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Evaluating Success Criteria and Project Monitoring in River Enhancement Within an Adaptive Management Framework

Authors
  • O’Donnell, T. Kevin1, 2
  • Galat, David L.3
  • 1 University of Missouri–Columbia, Department of Fish and Wildlife Sciences, 302 ABNR Building, Columbia, MO, 65211, USA , Columbia (United States)
  • 2 University of Missouri–Columbia, Department of Soil, Environmental, and Atmospheric Sciences, 302 ABNR Building, Columbia, MO, 65211, USA , Columbia (United States)
  • 3 University of Missouri–Columbia, United States Geological Survey, Missouri Cooperative Fish and Wildlife Research Unit, Columbia, MO, 65211, USA , Columbia (United States)
Type
Published Article
Journal
Environmental Management
Publisher
Springer-Verlag
Publication Date
Sep 06, 2007
Volume
41
Issue
1
Pages
90–105
Identifiers
DOI: 10.1007/s00267-007-9010-5
Source
Springer Nature
Keywords
License
Yellow

Abstract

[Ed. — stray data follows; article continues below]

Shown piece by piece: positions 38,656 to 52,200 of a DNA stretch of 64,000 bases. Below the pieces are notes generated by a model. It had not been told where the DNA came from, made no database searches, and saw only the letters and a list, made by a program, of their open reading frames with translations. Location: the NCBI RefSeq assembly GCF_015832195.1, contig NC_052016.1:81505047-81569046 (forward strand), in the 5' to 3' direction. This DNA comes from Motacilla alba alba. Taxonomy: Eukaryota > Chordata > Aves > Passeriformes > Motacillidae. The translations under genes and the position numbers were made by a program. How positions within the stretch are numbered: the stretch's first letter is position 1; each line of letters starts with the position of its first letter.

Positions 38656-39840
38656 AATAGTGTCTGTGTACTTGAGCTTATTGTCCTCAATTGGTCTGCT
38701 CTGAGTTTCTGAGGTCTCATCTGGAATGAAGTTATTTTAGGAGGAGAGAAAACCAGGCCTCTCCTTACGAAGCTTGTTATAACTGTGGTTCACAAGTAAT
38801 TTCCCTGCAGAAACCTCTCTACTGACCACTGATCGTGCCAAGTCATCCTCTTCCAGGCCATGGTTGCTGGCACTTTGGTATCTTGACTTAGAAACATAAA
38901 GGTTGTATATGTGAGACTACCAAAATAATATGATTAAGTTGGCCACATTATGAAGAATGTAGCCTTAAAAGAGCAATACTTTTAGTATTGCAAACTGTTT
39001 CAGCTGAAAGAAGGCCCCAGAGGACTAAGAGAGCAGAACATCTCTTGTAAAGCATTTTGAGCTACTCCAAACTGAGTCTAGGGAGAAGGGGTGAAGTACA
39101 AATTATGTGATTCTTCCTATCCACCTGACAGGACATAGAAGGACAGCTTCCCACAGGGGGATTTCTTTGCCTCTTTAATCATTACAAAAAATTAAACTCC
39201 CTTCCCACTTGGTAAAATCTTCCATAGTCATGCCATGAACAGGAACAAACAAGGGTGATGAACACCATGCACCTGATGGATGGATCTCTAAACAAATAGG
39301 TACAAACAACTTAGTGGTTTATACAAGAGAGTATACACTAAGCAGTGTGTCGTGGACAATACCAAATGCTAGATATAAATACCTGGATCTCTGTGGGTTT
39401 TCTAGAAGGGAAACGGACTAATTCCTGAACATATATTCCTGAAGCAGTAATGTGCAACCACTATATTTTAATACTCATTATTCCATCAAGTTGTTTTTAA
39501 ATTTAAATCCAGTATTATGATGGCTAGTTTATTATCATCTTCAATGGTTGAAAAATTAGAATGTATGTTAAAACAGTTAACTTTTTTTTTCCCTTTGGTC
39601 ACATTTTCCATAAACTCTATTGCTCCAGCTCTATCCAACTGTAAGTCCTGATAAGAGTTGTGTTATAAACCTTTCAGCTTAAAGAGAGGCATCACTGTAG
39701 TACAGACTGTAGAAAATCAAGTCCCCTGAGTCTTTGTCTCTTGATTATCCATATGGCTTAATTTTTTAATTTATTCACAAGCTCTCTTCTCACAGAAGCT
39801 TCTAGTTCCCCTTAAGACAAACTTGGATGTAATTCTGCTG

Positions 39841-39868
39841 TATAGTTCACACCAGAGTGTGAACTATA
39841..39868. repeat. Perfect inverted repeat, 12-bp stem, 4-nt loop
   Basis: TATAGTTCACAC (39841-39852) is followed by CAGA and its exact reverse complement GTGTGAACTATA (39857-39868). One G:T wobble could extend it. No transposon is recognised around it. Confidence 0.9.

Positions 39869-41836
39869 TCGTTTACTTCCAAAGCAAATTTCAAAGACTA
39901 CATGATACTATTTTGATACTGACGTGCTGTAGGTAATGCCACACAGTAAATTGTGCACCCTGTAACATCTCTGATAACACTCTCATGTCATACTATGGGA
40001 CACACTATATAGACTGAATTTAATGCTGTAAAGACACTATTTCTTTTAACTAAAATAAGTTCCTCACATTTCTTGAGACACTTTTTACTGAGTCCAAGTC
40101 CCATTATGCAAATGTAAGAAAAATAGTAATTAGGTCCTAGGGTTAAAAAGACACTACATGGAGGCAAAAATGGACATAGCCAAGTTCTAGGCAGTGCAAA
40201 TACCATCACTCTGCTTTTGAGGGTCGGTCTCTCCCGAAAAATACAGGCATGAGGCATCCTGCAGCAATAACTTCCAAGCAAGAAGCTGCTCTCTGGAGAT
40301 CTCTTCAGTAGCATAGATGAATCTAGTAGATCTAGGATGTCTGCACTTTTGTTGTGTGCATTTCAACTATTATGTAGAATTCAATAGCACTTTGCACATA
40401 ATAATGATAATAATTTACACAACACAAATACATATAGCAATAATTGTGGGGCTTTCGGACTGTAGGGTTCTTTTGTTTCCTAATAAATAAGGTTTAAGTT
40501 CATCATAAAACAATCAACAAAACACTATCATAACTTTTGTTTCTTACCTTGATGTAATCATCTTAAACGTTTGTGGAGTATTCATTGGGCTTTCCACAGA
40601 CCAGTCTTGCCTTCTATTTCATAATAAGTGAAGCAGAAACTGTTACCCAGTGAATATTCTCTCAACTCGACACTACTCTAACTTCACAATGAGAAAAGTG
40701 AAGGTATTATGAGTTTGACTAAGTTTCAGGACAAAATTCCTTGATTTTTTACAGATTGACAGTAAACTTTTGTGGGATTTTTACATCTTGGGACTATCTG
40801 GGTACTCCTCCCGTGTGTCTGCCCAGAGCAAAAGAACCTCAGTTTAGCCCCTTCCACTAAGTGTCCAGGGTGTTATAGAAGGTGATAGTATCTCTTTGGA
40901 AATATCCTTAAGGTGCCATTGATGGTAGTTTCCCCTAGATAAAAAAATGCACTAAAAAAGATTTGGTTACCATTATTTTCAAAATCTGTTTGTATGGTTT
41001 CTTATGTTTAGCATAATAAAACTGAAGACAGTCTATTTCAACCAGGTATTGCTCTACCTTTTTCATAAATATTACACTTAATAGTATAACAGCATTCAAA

Objective setting, performance measures, and accountability are important components of an adaptive-management approach to river-enhancement programs. Few lessons learned by river-enhancement practitioners in the United States have been documented and disseminated relative to the number of projects implemented. We conducted scripted telephone surveys with river-enhancement project managers and practitioners within the Upper Mississippi River Basin (UMRB) to determine the extent of setting project success criteria, monitoring, evaluation of monitoring data, and data dissemination. Investigation of these elements enabled a determination of those that inhibited adaptive management. Seventy river enhancement projects were surveyed. Only 34% of projects surveyed incorporated a quantified measure of project success. Managers most often relied on geophysical attributes of rivers when setting project success criteria, followed by biological communities. Ninety-one percent of projects that performed monitoring included biologic variables, but the lack of data collection before and after project completion and lack of field-based reference or control sites will make future assessments of ecologic success difficult. Twenty percent of projects that performed monitoring evaluated ≥1 variable but did not disseminate their evaluations outside their organization. Results suggest greater incentives may be required to advance the science of river enhancement. Future river-enhancement programs within the UMRB and elsewhere can increase knowledge gained from individual projects by offering better guidance on setting success criteria before project initiation and evaluation through established monitoring protocols.

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